Synthetic fibres suffered a serious image problem in the late 1970s and by the early 1980s, natural fibres were making a comeback with garments made from fibres such as cotton and linen were being marketed as luxurious in a way that only silk had been previously. Only Lycra, with a massive relaunch and marketing push, survived unscathed and at this time the concept of different bras for different occasions or activities featured in the advertising for many big brands. Consumers were being sold a wardrobe of bras rather than one version of perfection. Synthetics entered a new era when Japanese textile companies developed microfibres. Finally synthetics became ‘breathable’ and the microfibre versions of nylon and viscose were launched and used extensively in the production of underwear in the 1990s. Du Pont branded their nylon microfibre Tactel, and Courtaulds branded their viscose microfibre Tencel.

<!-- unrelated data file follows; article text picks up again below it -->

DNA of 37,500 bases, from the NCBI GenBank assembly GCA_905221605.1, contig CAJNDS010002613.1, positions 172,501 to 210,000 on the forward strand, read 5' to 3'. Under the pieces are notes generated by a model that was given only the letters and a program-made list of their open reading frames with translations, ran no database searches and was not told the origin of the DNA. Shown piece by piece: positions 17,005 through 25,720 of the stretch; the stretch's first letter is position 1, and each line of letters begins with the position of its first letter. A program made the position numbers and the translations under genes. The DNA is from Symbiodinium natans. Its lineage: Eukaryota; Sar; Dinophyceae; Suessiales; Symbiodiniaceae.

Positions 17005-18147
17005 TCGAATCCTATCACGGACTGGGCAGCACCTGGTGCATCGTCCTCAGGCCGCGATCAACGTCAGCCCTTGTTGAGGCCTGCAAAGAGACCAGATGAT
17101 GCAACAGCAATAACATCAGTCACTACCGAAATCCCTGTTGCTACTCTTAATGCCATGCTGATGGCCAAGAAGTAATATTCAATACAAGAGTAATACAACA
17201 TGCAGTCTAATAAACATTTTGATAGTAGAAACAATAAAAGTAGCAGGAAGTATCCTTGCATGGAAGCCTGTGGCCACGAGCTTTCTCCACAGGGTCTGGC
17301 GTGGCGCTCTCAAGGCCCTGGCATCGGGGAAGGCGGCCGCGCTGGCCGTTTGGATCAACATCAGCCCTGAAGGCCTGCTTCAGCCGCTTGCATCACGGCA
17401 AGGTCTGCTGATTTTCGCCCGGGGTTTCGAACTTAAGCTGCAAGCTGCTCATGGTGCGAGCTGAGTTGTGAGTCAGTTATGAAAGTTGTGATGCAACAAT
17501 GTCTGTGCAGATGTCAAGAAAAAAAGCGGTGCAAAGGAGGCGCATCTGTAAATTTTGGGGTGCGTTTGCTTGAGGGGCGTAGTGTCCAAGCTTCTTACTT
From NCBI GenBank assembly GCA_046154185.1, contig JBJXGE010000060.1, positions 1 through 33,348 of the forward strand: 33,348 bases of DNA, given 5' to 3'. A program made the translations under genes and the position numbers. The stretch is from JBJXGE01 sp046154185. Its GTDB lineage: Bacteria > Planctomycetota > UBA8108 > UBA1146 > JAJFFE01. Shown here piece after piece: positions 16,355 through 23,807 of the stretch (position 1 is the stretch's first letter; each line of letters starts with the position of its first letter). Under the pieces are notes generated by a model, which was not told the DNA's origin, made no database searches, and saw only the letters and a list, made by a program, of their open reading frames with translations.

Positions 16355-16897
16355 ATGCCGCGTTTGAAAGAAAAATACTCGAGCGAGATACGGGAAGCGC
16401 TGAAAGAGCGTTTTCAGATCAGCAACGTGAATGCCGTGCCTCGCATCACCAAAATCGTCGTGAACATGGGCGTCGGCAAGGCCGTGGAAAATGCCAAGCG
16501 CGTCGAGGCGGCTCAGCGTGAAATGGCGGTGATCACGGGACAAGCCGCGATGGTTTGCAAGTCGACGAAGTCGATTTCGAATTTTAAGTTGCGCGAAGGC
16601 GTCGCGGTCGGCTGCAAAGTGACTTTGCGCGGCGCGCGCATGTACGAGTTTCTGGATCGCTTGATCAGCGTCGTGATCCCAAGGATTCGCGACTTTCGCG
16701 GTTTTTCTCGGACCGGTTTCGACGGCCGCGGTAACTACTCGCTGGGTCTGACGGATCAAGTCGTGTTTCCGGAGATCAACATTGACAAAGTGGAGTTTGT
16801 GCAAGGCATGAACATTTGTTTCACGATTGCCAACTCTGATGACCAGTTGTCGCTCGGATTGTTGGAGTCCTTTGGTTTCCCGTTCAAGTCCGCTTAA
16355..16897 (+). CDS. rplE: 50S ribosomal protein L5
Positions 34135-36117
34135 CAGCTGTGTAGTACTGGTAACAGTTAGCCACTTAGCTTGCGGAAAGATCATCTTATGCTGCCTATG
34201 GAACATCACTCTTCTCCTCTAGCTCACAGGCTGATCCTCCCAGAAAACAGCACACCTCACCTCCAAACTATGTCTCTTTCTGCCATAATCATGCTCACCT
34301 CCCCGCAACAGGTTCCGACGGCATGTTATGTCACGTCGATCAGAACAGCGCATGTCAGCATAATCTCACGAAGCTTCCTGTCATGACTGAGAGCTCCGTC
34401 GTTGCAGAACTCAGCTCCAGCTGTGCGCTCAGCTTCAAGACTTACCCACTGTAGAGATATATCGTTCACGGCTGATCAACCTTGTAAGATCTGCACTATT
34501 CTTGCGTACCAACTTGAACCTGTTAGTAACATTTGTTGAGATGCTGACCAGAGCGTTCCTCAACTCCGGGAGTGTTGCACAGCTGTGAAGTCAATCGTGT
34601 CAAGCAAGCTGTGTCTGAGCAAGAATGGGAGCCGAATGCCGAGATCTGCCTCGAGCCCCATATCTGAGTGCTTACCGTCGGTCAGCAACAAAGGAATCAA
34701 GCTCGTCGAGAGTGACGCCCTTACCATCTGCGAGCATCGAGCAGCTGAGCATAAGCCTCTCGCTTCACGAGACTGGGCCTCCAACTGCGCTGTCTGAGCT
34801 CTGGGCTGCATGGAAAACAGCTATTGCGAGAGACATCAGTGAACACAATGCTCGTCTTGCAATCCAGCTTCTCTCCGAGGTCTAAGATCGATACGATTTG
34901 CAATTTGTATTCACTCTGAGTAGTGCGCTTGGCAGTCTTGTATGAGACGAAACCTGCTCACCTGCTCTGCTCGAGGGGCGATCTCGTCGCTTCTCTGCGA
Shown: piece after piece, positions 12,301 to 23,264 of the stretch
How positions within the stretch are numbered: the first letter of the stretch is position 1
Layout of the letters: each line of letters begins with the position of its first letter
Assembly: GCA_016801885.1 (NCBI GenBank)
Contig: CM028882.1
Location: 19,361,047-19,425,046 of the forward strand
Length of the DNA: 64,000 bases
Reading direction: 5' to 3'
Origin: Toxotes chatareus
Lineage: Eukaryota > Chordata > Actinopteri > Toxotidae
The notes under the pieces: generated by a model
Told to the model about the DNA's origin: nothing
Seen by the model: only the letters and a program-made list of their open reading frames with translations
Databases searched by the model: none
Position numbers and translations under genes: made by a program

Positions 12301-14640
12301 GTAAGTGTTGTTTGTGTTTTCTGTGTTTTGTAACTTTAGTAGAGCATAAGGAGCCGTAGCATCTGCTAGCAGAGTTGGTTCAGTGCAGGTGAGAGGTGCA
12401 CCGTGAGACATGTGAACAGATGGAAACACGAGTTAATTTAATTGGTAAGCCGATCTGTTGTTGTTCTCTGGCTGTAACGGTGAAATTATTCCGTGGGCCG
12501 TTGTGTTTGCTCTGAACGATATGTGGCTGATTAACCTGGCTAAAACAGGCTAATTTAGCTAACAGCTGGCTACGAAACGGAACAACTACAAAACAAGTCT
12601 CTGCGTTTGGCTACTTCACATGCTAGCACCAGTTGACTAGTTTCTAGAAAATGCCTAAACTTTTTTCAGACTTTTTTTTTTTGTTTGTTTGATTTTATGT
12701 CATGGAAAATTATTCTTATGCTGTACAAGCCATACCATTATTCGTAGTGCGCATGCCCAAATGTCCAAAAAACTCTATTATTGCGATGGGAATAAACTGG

Although technological advancements have played an extremely important part in the development of the bra since 1930, there have actually been relatively few completely new features introduced since the late 1970s. The story of the technological changes to the bra is one which owes a lot to the skill of pattern cutters and textile chemists plus the creativity of designers, manufacturers and, occasionally, retailers. However, it would appear that the only technological advancement that bra designers and manufacturers have yet to perfect is the one which really does ensure all-day comfort.